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Former CNN Correspondent lectures on “one-man band” reporting

Working alone in Iraq, Alphonso Van Marsh broke the news of Saddam Hussein’s capture

CNN Correspondent Lecture

Alphonso Van Marsh, multi-media journalist and former CNN foreign correspondent

The video clip he wanted to show the class didn’t work but, as a veteran journalist, Alphonso Van Marsh came prepared.

He moved right into his topic for the night: how he became the future of media. Marsh, a former CNN correspondent, guest lectured for Professor Carolyn Canville’s Advanced Electronic News class on February 28. He’s best known for breaking the story of Saddam Hussein’s capture while staying on a compound with the United States military in Tikrit, Iraq in 2003.

“Alphonso’s years as a foreign correspondent have taught him the right way to pack – and he packed plenty of entertaining and insightful stories into two short hours!” Professor Carolyn Canville said. “And he seasoned it all with a healthy dose of humor – another essential for anyone working in TV news.”

Marsh opened with how his journey began at CNN as an intern chasing down network executives and begging them for a shot on-air. His tenacity landed him a position as a video correspondent – but not right away.

After his internship ended, Marsh said he sent postcards to CNN executives about the many stories he covered while overseas to show them what they were missing out on by not having him on staff. He didn’t stop until they hired him.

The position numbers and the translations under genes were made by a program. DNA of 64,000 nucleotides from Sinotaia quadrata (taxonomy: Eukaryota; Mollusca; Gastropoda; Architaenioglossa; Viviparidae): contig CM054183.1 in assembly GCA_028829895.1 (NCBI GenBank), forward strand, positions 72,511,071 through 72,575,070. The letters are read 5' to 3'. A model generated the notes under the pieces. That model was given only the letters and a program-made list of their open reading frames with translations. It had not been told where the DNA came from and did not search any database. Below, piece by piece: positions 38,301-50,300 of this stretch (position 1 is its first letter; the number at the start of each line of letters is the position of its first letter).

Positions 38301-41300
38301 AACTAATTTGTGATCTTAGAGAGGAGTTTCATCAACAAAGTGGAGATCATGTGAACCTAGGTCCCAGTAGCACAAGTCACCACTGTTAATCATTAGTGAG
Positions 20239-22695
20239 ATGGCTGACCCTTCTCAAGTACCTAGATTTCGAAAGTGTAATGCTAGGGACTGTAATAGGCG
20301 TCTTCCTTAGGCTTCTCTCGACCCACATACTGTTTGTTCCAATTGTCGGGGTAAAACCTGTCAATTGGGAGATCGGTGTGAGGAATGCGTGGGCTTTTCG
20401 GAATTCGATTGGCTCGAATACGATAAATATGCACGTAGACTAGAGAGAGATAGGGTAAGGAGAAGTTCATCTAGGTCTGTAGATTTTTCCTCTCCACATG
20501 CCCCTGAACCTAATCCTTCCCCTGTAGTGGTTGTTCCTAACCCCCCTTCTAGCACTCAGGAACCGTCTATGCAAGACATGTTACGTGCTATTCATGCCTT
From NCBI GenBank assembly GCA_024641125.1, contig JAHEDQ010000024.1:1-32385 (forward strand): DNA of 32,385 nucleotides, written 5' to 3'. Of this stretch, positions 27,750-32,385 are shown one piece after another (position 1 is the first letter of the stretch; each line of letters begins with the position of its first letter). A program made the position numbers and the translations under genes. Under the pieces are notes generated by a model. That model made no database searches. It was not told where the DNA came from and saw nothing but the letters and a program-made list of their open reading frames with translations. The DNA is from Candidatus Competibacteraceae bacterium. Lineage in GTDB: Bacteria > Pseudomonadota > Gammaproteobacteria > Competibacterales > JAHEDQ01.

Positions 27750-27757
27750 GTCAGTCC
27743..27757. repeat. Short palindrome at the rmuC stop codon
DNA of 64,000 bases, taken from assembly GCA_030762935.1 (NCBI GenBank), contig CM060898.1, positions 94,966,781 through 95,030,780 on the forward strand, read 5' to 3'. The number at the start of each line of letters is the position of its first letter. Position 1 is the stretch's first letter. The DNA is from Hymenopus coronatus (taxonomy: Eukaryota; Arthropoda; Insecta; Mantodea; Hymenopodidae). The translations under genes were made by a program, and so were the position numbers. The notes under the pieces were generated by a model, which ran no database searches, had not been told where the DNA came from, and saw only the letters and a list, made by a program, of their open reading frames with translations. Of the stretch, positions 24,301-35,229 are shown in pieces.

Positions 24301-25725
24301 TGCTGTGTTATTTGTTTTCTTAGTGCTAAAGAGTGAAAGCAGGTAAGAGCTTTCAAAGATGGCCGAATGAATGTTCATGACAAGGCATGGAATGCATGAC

His knowledge of digital newsgathering coupled with his non-mainstream approach to storytelling, helped Marsh score his dream job. He shared that he urged producers to send him where most journalists aren’t willing to go: the Middle East and Africa.

By covering those parts of the world, Marsh invited audiences to learn about the art of “spinning” in South Africa and showed that “Y2K” was just the Year 2000 on some calendars and just another moment in time for some communities in Africa – and not the beginning of a global meltdown.

Students easily identified with his experience and his tenacity.

“Alphonso is a very inspiring man,” said Vanessa Salgado, a broadcast journalism major. “He showed me that in this industry persistence pays off and that we should never give up on our goals."

Marsh stressed that he did freelance work and developed his skills as a multi-media journalist while waiting for his big break. Multi-media journalists, nicknamed in the industry as “one-man bands,” produce, shoot, edit, write and even upload their own stories – without help from a traditional news crew.

In Marsh’s case, by having a G4 computer, small digital camera, satellite phone and videophone, he could go live for CNN in seconds from anywhere in the world. He advised students preparing for careers in the broadcast industry to keep in mind that more newsrooms are moving toward one-man band journalism and that having skills in many areas will help them stay competitive.

Students also got a taste of what a one-man band reporter packs for protection while covering the front lines of wars and riots. Marsh brought equipment including a 40-pound bulletproof vest and helmet.

“The most memorable thing was definitely the gear he passed around the classroom, so we could try it out ourselves,” said senior Stephanie Hernandez. “Who knows when I would've had the opportunity to witness something like that without his visit?”

- By Brittaney Wilmore,
a senior majoring in broadcast journalism major